Digital vs. Film Mammography

Digital vs Film MammographyBreast cancer is the most common cancer among women in the United States, and is the second leading cause of cancer death in women today.  Fortunately, breast cancer death rates have been going down.  This is probably the result of finding the cancer earlier and better treatment. One of the most recent advances in x-ray mammography is digital (computerized) mammography.

Digital mammography can play a critical part in the early detection of breast cancer.  While the procedure and appearance of the machine and even the images produced are very similar to a standard film mammogram - the advantage really comes from the ability to manipulate the image electronically as the system is equipped with a digital receptor which captures and converts the x-ray energy into a digital image.

There is also a significant health advantage to going digital; a recent study showed that women receive 22 percent less radiation dose with digital mammograms when compared to conventional film scans (the reduction in radiation exposure may be greater for women with larger and denser breasts).  In addition, a study sponsored by the National Cancer Institute showed that digital mammograms detect up to 28 percent more cancers than traditional mammography.  Digital mammography was also proven to be significantly better in screening women under the age of 50; of any age with extremely dense or very dense breast; and pre-or perimenopausal women of any age.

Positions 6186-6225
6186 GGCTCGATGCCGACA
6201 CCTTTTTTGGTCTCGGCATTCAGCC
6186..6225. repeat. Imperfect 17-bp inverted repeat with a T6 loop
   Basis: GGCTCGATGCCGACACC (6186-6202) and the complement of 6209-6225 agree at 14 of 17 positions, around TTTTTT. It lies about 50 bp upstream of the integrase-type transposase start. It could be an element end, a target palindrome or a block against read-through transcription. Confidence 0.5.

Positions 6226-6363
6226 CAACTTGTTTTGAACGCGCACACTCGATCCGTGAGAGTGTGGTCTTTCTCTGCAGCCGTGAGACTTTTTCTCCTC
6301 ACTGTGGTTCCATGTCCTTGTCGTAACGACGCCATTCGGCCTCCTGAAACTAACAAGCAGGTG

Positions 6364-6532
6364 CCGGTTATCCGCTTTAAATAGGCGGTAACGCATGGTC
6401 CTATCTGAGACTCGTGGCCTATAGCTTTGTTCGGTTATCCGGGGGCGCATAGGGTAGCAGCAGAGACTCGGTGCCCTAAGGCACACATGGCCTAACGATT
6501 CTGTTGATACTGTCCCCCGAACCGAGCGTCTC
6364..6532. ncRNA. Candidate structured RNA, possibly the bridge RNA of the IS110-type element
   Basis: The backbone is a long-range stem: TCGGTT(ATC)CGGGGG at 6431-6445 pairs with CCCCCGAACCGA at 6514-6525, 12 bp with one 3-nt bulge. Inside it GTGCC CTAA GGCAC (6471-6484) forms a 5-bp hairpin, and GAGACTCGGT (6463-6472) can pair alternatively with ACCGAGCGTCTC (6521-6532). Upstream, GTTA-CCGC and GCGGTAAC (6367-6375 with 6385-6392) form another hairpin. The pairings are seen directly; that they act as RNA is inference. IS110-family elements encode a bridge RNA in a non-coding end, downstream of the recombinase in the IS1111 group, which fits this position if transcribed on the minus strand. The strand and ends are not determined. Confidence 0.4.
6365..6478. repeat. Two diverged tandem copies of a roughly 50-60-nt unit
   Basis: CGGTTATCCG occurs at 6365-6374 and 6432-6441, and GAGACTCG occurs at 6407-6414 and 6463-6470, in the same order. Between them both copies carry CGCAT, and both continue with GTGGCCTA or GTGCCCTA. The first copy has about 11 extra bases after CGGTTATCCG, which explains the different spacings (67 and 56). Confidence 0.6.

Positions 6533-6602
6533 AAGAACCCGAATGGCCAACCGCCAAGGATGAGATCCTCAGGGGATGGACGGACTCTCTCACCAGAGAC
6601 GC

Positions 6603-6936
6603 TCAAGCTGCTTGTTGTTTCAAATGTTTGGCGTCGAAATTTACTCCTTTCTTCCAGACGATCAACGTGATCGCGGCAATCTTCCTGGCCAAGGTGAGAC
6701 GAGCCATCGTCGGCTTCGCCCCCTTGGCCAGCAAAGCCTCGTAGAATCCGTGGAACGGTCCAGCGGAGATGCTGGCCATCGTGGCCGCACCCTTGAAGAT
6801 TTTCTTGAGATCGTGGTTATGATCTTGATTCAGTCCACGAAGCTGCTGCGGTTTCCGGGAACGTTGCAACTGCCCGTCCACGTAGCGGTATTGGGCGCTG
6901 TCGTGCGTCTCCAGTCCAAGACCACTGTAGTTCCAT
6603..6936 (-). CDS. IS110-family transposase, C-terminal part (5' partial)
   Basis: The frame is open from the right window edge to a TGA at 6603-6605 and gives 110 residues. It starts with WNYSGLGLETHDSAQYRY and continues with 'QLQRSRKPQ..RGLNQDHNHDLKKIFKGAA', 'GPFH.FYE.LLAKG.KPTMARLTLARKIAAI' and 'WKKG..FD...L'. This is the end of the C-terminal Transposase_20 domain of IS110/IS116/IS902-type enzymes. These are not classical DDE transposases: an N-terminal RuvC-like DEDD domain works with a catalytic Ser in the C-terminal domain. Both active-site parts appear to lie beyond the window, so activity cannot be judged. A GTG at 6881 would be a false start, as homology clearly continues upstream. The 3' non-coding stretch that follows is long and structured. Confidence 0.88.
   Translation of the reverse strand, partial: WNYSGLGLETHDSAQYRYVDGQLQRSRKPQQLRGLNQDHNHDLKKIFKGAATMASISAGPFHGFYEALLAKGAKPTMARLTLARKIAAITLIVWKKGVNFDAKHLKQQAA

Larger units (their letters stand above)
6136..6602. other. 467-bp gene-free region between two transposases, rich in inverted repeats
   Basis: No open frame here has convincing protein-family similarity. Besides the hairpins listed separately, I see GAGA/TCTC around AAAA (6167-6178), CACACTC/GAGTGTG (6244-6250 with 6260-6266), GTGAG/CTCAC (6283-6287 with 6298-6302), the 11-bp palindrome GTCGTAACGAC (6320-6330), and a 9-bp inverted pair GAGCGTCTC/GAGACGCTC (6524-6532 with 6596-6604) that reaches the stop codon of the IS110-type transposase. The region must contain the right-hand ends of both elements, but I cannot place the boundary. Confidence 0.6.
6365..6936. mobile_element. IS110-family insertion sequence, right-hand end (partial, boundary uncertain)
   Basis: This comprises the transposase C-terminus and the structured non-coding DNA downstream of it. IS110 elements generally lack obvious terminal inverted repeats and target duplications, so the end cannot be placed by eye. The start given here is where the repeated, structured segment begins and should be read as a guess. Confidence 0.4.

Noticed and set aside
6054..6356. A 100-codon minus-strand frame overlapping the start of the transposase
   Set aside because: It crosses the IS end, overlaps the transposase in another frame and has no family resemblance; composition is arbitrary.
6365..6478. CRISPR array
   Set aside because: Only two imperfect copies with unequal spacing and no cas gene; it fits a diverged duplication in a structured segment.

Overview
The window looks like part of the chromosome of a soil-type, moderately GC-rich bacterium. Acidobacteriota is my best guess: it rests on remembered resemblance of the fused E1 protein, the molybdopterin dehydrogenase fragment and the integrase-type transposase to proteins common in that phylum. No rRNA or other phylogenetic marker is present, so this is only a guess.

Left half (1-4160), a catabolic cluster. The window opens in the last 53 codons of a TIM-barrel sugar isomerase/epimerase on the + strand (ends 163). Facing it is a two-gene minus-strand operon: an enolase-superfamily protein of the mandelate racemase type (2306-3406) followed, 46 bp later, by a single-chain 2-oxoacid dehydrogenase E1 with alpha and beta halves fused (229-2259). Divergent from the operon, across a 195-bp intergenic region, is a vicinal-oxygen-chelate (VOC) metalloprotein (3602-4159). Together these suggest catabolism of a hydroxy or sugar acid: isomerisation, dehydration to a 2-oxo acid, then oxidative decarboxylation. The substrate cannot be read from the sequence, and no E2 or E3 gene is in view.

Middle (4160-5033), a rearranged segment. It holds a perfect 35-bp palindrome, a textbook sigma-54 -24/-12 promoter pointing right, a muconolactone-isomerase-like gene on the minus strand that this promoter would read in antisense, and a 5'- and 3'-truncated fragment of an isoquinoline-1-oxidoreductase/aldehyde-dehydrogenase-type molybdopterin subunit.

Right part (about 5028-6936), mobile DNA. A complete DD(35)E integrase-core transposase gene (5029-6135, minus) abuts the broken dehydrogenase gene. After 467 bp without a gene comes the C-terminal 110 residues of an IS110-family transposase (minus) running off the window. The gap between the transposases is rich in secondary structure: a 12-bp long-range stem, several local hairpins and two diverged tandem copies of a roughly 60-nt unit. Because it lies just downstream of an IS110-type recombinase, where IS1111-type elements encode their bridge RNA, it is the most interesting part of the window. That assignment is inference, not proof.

When digital mammography is used in conjunction with computer-aided detection (CAD) technology, the results are even more effective. The CAD technology basically works like a second pair of eyes. If the computer software detects any breast abnormalities or "regions of interest" on the film, it marks them. The radiologist will then review the mammogram to determine whether the marked areas require further examination.

Digital mammograms offer several benefits for women including increased cancer detection and lower radiation dose.  Mammograms, in conjunction with monthly self-breast exams and an annual clinical breast exam by a trained provider, are the best screening tools available today for detecting breast cancer.

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